5. Seoul has many things to do. You can see various palaces, visit various parks, see different types of museums, go hiking in many mountains that are near subway lines, three places with large aquariums,  check out old buildings and compare them with the new ones, etc. You can also see performances such as Nanta or Jump, which have been popular for many years. You can check out the tallest building in the country (Lotte Tower), which has an amazing view of the city. I've been here for a long time and still haven't seen everything.

6. Despite Seoul being a very modern city, there are still 15 traditional markets in Seoul: See the list here. My favorites are Namdaemun (for cheap goods) and Gwangjang Market (for cheap and delicious food).

7. Seoul has the second largest movie theater screen in the world located in Youngdeungpo inside Times Square Mall. It's 103 feet by 42.7 feet. The largest screen is located in Suzhou, China.

8. If you love coffee, Seoul is the place. In 2005, the cafe boom started and now you can enjoy cafes with various themes to them. For example, do you like animal cafes? There's a cat cafe, bird cafe, raccoon cafe, bird cafe, sheep cafe, dog cafe, comic book cafe, book cafe, travel cafe, camera cafe, cereal cafe, pitch black cafe, jazz cafe, etc. When I first came to Korea, people said that coffee wasn't healthy and that I should drink tea. My, how times have changed!

9. Korean food is great here. I love grilled meat and I think Seoul does this the best. You can get grilled pork (samgyeopsal), chicken (dakgalbi) or beef (bulgogi) and enjoy a wonderful experience here. If you want something simple, you can go to a cheap Korean restaurant and get very good food (soup, stew, fried rice, etc.) for a reasonable price.

10. If you're into nightlife, Seoul is the place to be. There are many clubs or bars with various themes to them. The atmosphere fits all different walks of life. If you're young and crazy, you can go to Hongdae or Itaewon. If you're into jazz clubs, you can go to Apgujeong or Sinsa, and if you want a quiet evening with friends, just get away from the most popular subway stations and you'll find a cafe with a lot less people.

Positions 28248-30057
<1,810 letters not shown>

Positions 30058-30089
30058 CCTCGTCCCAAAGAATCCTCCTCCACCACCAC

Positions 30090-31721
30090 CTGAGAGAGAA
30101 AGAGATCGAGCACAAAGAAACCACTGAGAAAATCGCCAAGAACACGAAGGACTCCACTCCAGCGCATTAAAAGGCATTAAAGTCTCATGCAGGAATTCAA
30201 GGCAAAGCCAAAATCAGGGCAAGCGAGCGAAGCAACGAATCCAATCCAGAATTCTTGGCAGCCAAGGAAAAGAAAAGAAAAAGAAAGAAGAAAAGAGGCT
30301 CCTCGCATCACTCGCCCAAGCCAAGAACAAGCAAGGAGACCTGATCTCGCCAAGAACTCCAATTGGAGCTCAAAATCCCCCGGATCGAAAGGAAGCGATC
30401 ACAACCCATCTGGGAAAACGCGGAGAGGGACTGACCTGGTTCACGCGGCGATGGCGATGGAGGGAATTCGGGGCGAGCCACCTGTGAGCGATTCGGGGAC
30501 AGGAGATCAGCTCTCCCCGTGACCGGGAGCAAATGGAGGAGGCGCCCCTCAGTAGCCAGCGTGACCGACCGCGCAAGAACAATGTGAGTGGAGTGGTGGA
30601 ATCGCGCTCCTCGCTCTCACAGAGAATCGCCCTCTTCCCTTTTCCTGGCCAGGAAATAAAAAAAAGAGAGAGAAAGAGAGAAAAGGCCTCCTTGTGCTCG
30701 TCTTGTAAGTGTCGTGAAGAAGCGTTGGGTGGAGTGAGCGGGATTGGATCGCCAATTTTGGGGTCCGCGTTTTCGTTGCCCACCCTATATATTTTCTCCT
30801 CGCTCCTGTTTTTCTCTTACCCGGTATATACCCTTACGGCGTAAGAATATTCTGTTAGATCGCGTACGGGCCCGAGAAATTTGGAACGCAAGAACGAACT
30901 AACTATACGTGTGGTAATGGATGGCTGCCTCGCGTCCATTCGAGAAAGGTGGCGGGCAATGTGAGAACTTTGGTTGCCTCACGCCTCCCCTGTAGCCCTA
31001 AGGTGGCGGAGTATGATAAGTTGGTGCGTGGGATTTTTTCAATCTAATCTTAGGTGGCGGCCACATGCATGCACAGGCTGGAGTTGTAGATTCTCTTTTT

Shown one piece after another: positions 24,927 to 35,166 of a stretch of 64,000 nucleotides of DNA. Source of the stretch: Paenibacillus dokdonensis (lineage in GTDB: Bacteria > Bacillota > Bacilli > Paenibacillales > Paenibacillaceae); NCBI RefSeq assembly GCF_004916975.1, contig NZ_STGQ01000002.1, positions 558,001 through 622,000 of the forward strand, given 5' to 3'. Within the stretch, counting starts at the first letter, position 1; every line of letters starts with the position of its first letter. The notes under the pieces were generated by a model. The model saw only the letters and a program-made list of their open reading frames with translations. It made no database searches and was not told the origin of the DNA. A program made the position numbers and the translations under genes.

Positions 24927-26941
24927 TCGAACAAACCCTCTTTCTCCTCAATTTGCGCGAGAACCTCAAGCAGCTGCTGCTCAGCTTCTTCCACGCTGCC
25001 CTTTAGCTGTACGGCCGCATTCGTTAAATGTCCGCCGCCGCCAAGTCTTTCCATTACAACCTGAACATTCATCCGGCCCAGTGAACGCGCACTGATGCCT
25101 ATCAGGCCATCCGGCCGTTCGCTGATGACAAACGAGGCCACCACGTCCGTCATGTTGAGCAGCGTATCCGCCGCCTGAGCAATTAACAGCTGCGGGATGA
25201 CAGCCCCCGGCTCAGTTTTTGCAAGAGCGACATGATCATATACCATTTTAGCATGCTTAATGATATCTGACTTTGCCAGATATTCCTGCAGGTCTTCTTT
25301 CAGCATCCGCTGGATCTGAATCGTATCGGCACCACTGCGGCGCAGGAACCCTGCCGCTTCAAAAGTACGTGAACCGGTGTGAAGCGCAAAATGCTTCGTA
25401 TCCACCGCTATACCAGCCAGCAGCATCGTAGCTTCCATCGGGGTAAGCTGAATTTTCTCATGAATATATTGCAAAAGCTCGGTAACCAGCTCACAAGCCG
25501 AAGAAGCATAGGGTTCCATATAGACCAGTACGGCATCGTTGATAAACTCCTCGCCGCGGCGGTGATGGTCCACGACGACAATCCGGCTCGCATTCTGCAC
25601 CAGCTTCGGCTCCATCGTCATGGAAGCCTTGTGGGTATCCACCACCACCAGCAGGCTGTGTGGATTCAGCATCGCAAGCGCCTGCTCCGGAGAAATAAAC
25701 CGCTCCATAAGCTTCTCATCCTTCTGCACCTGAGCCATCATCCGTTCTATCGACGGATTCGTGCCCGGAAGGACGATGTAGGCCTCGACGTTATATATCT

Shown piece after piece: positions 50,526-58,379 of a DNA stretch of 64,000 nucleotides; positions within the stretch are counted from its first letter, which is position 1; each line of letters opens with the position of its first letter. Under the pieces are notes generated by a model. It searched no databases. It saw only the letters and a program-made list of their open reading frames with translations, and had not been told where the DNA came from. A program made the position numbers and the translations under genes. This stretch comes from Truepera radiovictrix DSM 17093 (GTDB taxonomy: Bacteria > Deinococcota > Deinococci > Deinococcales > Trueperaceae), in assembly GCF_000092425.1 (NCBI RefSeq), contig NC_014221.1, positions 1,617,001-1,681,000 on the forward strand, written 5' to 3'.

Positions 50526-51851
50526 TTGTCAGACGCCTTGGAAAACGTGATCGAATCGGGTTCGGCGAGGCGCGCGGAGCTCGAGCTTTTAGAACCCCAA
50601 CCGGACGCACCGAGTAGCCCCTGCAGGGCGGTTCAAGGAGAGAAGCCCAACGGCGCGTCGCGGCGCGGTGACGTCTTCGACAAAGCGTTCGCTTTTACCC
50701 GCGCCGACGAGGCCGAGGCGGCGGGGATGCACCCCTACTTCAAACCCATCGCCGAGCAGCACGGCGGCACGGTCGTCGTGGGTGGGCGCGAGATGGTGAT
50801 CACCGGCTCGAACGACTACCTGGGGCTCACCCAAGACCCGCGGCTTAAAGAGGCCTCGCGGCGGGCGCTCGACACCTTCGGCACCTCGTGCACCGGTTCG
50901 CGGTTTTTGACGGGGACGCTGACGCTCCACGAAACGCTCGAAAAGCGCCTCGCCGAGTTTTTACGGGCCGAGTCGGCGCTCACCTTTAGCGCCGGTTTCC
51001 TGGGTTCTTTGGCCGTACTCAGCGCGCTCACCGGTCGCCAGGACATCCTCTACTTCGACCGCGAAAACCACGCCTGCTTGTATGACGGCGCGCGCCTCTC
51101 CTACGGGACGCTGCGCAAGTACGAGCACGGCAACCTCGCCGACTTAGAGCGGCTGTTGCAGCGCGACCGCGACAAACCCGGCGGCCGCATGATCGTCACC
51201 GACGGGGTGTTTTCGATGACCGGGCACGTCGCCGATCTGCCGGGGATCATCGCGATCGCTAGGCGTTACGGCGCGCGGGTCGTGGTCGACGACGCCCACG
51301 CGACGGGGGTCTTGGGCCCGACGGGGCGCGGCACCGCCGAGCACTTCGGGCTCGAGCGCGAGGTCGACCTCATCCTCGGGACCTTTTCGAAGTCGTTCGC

So there's my list. Feel free to do some research yourself. Seoul is a fun place to be and it might totally fit what you're looking for. You might think it is, stay one year, and decide to stay for just one year. You can be like me and many of my friends who think they're only here for a year, but spend 1/3 of their life here!

Scott Worden (The L.A./Seoul Guy)

Sunday, February 11, 2018

What's Your Identity? (A Viewpoint from a Christian)

Human nature is very interesting. We always try to label each other or put labels on ourselves. We label each other based on gender, ethnicity, sexual preference, nationality, hometown, etc.

In Western culture, when people want to get to know you, after asking you your name, people immediately ask "Where are you from?" and "What do you do?" To answer this personally, "My name is Scott. I'm from Los Angeles and I teach English in South Korea." Based on what I just told you, people may make very assumptions about me and put me in one of their categories.

In South Korea, age, job, and family background come into play. If you went to Seoul National University, you must be very smart. If you didn't, you were one of those that didn't try hard enough. If you live with your family and have brothers and sisters, you're normal. If you don't get along with your family, then your company or the blind date that you're on might think there's something wrong with you.

When I talk to fellow expatriates who live abroad, nationality, and location is huge in how we label ourselves. Sometimes if I hear that if we're getting a British teacher, I have this hope in my mind: "I hope the teacher has the sense of humor of Mr. Bean and not too serious like Hugh Laurie." Of if I hear that we're getting an American teacher, I might think to myself, "I hope she's not from New York City. That person might be too over-the-top and obnoxious for me to handle. Lord, let that person be from the west coast because we'll be able to get along better."

My wife is from Yanji, China. She's very specific in the way that she labels herself. She's ethnically Korean, but was born and raised in Northeast China, not too far from North Korea. She is not Chinese. She's not Korean. She's Korean-Chinese. She even distinguishes between how Chinese people, Korean people, and Korean-Chinese people make dumplings. And to her credit, all three of them are very different from each other.